The weekend debate: Is mandatory arbitration the answer to public transport strikes?

Here’s your starter for ten in our weekend slot where we throw up an idea or thought for debate…

With the Olympics approaching and not all the details of staff conditions on London’s public transport settled, talk of how easy or not it should be to call a strike is often popping up in political debates. The answer from many Conservatives is to make strikes harder by demanding a minimum turnout threshold for strikes. That idea often runs into criticism and the one time I’ve sent a tweet which trended on the front page of Twitter’s website in its old guise was when I pointed out that the turnout threshold Boris Johnson was talking about was higher than the turnout in his own election.

However, there is a different possibly answer available from Australia: allow the government to impose independent arbitration if a strike action will cause serious disruption to the country. The scope for discretion by the government and the definition of serious are not trivial issues, having caused some political controversy in Australia over the Qantas strike for example.

So as a principle what do you think: is this a sensible approach that reduces strikes but without making the power of each side in labour relations unbalanced?

Agree? Disagree? Post your comments below…

* Mark Pack is Party President and Co-leader of the party. He is editor of Liberal Democrat Newswire.

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9 Comments

  • Richard Dean 23rd Jun '12 - 11:17am

    All the fat cats want to make money from the Games. Of course they don’t want the workers to, because that means they’ll lose out. So they invent the idea that a fat cat not being able to make money is the same as the country experiencng serious disruption.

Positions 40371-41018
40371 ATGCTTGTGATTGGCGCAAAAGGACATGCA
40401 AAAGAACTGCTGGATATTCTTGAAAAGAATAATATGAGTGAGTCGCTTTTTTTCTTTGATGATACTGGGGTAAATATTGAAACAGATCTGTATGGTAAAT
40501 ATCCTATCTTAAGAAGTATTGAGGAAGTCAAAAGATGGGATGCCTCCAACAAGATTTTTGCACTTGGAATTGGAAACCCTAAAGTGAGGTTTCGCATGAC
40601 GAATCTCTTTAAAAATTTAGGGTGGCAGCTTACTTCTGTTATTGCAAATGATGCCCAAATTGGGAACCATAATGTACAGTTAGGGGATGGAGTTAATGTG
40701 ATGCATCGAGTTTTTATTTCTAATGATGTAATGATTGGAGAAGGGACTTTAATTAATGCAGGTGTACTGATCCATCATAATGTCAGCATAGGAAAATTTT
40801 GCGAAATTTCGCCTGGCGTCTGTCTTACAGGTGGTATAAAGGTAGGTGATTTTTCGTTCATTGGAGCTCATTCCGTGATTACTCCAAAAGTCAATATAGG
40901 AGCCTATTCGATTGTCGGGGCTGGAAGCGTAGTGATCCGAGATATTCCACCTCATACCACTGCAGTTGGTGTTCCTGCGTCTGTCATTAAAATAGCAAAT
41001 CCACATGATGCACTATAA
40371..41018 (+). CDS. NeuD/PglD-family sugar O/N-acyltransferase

What is the question or issue to which mandatory arbitration would be the “answer”? And why is the disruption to Quantas staff (which disruption gave rise to the strike) not also a serious thing?

  • Andrew Suffield 23rd Jun '12 - 11:33am

    All the fat cats want to make money from the Games. Of course they don’t want the workers to, because that means they’ll lose out.

    Oh, come on. The bus companies offered a £500 bonus to all drivers who worked the Olympics (most of them). The unions rejected this offer, demanding that the Olympics bonus also be paid to drivers who were not affected by the Olympics.

    Does that sound like “fat cats not wanting the workers to make money from the games” to you?

    (It does to me, it’s just that the fat cats in question are the union bosses)

  • Richard Dean 23rd Jun '12 - 11:45am

    @Andrew. So the serious disruption is actually being caused by the bus companies not being able to see that all the drvers are affected, and not being willing to pay the extra few whose won’t be affected in the minor detail of their working patterns ?

  • Malcolm Todd 23rd Jun '12 - 10:48pm

    “To assume that arbitration would lead to less strikes implies that ALL call-outs for strikes are unreasonable.”

    Er, no. It just assumes that SOME of them are. (It assumes some other, possibly questionable, things as well. But not that strikes are always “unreasonable”, whatever that means.)

  • Robin Gonard 24th Jun '12 - 8:45am

    If we forget about the specifics of the London bus drivers’ dispute (others have it so I should is really an issue of equity…), and focus on arbitration of employment disputes, this is one of the oldest form of Alternative Dispute Resolution (ADR) – e.g. Village Elder resolving disputes.

    Many industrial disputes are resolved by negotiations, mediation (another popular form of ADR), often through ACAS. One of the key difference is that arbitration requires an “independent” person by whose decision they agree to be bound.

    It is probably a good thing that some form of ADR should be used before strikes, but arbitration may not be the best method.

    Family Courts are frequently using ADR to avoid lengthy, expensive and stressful divorce and children custody proceedings.

    My final worry is that several forms of ADR was used in the public sector pensions saga (neutral fact-finding, and case evaluation). ADR found against the government, who promptly ignored the findings and imposed the changes. ADR clearly isn’t going to work if both sides can just ignore it.

  • Euan Davidson 24th Jun '12 - 10:25am

    This doesn’t sound a very practical idea who is going to decide what is in the national interest? Will the arbitrators decision be put to union members or will the union be legally bound to follow the decision?

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